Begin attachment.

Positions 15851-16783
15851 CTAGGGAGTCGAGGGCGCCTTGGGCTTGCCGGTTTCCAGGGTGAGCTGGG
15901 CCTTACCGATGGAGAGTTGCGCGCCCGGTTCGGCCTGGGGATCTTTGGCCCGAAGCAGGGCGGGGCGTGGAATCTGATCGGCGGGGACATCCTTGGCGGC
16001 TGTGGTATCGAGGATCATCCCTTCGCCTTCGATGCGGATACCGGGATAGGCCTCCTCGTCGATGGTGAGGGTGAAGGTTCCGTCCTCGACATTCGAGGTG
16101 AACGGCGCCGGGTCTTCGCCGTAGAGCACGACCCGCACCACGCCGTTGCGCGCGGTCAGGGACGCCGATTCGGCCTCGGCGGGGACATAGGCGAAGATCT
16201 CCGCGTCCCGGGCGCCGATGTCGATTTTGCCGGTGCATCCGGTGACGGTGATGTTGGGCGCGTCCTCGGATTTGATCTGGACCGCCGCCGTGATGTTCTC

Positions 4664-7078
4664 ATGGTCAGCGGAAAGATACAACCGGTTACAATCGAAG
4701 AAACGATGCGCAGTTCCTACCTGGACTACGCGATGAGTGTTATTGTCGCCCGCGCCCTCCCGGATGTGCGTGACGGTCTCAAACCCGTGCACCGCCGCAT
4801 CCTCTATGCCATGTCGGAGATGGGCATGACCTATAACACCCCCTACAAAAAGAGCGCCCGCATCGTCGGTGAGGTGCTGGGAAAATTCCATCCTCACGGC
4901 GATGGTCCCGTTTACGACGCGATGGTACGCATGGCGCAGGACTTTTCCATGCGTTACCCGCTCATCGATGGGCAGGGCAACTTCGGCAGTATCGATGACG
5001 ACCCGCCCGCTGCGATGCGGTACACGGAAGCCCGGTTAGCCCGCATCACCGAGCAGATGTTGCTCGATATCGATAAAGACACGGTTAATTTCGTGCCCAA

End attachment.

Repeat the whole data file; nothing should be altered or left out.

Positions 15851-16783
15851 CTAGGGAGTCGAGGGCGCCTTGGGCTTGCCGGTTTCCAGGGTGAGCTGGG
15901 CCTTACCGATGGAGAGTTGCGCGCCCGGTTCGGCCTGGGGATCTTTGGCCCGAAGCAGGGCGGGGCGTGGAATCTGATCGGCGGGGACATCCTTGGCGGC
16001 TGTGGTATCGAGGATCATCCCTTCGCCTTCGATGCGGATACCGGGATAGGCCTCCTCGTCGATGGTGAGGGTGAAGGTTCCGTCCTCGACATTCGAGGTG
16101 AACGGCGCCGGGTCTTCGCCGTAGAGCACGACCCGCACCACGCCGTTGCGCGCGGTCAGGGACGCCGATTCGGCCTCGGCGGGGACATAGGCGAAGATCT
16201 CCGCGTCCCGGGCGCCGATGTCGATTTTGCCGGTGCATCCGGTGACGGTGATGTTGGGCGCGTCCTCGGATTTGATCTGGACCGCCGCCGTGATGTTCTC

Positions 4664-7078
4664 ATGGTCAGCGGAAAGATACAACCGGTTACAATCGAAG
4701 AAACGATGCGCAGTTCCTACCTGGACTACGCGATGAGTGTTATTGTCGCCCGCGCCCTCCCGGATGTGCGTGACGGTCTCAAACCCGTGCACCGCCGCAT
4801 CCTCTATGCCATGTCGGAGATGGGCATGACCTATAACACCCCCTACAAAAAGAGCGCCCGCATCGTCGGTGAGGTGCTGGGAAAATTCCATCCTCACGGC
4901 GATGGTCCCGTTTACGACGCGATGGTACGCATGGCGCAGGACTTTTCCATGCGTTACCCGCTCATCGATGGGCAGGGCAACTTCGGCAGTATCGATGACG
5001 ACCCGCCCGCTGCGATGCGGTACACGGAAGCCCGGTTAGCCCGCATCACCGAGCAGATGTTGCTCGATATCGATAAAGACACGGTTAATTTCGTGCCCAA